In a similar context, the release last year of two Australians being held in Iran, Jolie King and Mark Firkin, coincided with an Iranian research student at the University of Queensland, Reza Dehbashi Kivi, being permitted by Australian officials to return to his home country.

Dehbashi Kivi had allegedly been seeking to export radar equipment for detecting stealth planes in contravention of US sanctions. The ABC reported at the time the US was seeking his extradition.

Quiet diplomacy usually works best

The Australian government is depicting Moore-Gilbert’s release as a win for quiet diplomacy in assisting Australians arrested abroad.

There is no doubt a calm and measured approach is the most effective way of resolving knotty consular cases – even when the charges levelled against our citizens seem highly doubtful, as was the case with Moore-Gilbert.

This approach worked with the release of journalist Peter Greste from detention in Egypt in 2015, although there is no evidence of any prisoner exchange or other quid pro quo in that case.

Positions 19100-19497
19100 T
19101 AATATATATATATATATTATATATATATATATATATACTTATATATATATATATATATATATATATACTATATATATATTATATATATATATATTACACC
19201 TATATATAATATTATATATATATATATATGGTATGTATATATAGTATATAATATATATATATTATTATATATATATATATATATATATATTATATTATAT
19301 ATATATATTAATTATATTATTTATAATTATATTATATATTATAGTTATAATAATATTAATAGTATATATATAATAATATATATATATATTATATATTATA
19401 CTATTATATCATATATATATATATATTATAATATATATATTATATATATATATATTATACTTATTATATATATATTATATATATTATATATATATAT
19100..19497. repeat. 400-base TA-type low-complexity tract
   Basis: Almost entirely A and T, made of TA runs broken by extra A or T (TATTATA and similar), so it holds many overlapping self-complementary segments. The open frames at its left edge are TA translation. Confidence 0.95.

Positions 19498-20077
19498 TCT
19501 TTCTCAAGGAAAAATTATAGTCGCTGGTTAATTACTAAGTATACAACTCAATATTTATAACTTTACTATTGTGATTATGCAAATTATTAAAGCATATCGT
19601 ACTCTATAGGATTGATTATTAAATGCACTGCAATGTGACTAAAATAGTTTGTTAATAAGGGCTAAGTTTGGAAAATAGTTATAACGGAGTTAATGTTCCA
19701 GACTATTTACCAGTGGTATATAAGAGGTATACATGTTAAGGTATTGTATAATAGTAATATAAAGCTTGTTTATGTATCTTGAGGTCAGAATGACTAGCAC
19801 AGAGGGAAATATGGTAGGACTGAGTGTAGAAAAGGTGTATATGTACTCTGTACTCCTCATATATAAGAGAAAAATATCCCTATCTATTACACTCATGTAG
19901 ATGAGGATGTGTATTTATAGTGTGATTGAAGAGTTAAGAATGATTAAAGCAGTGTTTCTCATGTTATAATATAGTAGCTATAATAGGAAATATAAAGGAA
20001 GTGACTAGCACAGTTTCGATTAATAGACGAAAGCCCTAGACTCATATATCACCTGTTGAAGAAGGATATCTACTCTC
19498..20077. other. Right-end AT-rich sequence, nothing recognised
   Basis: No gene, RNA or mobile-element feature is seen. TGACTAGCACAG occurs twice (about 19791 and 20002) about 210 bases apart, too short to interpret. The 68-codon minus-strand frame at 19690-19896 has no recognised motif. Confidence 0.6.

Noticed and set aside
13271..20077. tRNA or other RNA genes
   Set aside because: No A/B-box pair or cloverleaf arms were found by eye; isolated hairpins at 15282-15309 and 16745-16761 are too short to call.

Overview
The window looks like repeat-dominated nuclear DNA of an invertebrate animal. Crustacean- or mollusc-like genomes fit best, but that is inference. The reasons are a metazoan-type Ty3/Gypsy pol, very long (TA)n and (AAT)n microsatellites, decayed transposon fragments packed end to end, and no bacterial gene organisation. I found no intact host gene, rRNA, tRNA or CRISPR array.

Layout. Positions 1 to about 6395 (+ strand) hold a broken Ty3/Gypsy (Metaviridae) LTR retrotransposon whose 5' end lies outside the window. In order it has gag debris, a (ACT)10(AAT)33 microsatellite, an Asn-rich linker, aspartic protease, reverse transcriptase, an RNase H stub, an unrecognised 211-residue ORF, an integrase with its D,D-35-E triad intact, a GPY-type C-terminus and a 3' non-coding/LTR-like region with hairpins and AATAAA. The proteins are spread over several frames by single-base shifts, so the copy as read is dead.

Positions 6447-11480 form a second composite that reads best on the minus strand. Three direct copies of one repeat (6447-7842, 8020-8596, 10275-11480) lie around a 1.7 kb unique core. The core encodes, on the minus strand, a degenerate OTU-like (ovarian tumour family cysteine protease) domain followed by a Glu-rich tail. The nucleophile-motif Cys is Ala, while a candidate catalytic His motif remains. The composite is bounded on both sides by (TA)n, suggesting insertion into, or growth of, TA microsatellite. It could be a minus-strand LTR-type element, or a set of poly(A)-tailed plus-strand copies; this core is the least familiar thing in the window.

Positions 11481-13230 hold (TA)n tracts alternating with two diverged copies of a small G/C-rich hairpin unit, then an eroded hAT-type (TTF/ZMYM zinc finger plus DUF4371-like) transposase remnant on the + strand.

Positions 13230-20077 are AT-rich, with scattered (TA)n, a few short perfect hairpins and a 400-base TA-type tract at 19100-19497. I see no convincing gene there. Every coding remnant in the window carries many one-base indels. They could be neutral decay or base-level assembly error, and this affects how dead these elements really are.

Kylie Moore-Gilbert has been released. But will a prisoner swap with Australia encourage more hostage-taking by Iran? Peter Greste waves to supporters after arriving in Australia following his release from an Egyptian prison. Tertius Pickard/AP

In the Moore-Gilbert case, the apparent prisoner exchange would have required the agreement of the Thai government, and possibly clearing the arrangement with Israel as well, given the Iranians held in Thailand had reportedly been plotting attacks against Israeli interests. Quite an effort for “quiet diplomacy”.

Australians travelling abroad are constantly reminded they are subject to the laws of the country they are visiting. If an Australian is detained abroad, the most consular officials can usually do is ensure that person is treated fairly and humanely in accordance with local laws.

Thumping the table and making demands, even if the charges seem totally outrageous, is usually totally counter-productive.

A fraught relationship

The situation for Australians who get into trouble in Iran is particularly fraught. Australia’s relations with Iran are tense at normal times. The Iranian security authorities see Australia as close not only to the US, but to Israel, and are therefore suspicious of Australians.